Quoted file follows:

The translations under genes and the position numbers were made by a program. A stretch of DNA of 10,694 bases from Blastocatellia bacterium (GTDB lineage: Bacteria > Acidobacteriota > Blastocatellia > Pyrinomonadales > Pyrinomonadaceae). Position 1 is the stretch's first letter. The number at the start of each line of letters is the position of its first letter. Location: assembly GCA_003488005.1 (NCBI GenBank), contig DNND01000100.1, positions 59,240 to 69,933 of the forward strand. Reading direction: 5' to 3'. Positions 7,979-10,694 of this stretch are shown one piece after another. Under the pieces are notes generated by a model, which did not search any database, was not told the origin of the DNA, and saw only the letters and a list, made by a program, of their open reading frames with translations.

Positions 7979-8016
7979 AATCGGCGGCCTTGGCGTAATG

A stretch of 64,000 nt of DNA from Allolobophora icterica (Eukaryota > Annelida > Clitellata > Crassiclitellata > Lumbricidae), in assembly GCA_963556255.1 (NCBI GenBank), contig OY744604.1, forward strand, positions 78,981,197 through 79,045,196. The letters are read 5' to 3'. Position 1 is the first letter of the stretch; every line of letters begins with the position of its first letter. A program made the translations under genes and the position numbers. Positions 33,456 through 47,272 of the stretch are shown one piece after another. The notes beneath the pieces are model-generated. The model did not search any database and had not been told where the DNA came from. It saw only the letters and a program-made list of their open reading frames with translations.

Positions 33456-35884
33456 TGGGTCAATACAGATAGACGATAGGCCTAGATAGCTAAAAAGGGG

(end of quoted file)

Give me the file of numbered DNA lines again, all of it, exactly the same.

The translations under genes and the position numbers were made by a program. A stretch of DNA of 10,694 bases from Blastocatellia bacterium (GTDB lineage: Bacteria > Acidobacteriota > Blastocatellia > Pyrinomonadales > Pyrinomonadaceae). Position 1 is the stretch's first letter. The number at the start of each line of letters is the position of its first letter. Location: assembly GCA_003488005.1 (NCBI GenBank), contig DNND01000100.1, positions 59,240 to 69,933 of the forward strand. Reading direction: 5' to 3'. Positions 7,979-10,694 of this stretch are shown one piece after another. Under the pieces are notes generated by a model, which did not search any database, was not told the origin of the DNA, and saw only the letters and a list, made by a program, of their open reading frames with translations.

Positions 7979-8016
7979 AATCGGCGGCCTTGGCGTAATG

A stretch of 64,000 nt of DNA from Allolobophora icterica (Eukaryota > Annelida > Clitellata > Crassiclitellata > Lumbricidae), in assembly GCA_963556255.1 (NCBI GenBank), contig OY744604.1, forward strand, positions 78,981,197 through 79,045,196. The letters are read 5' to 3'. Position 1 is the first letter of the stretch; every line of letters begins with the position of its first letter. A program made the translations under genes and the position numbers. Positions 33,456 through 47,272 of the stretch are shown one piece after another. The notes beneath the pieces are model-generated. The model did not search any database and had not been told where the DNA came from. It saw only the letters and a program-made list of their open reading frames with translations.

Positions 33456-35884
33456 TGGGTCAATACAGATAGACGATAGGCCTAGATAGCTAAAAAGGGG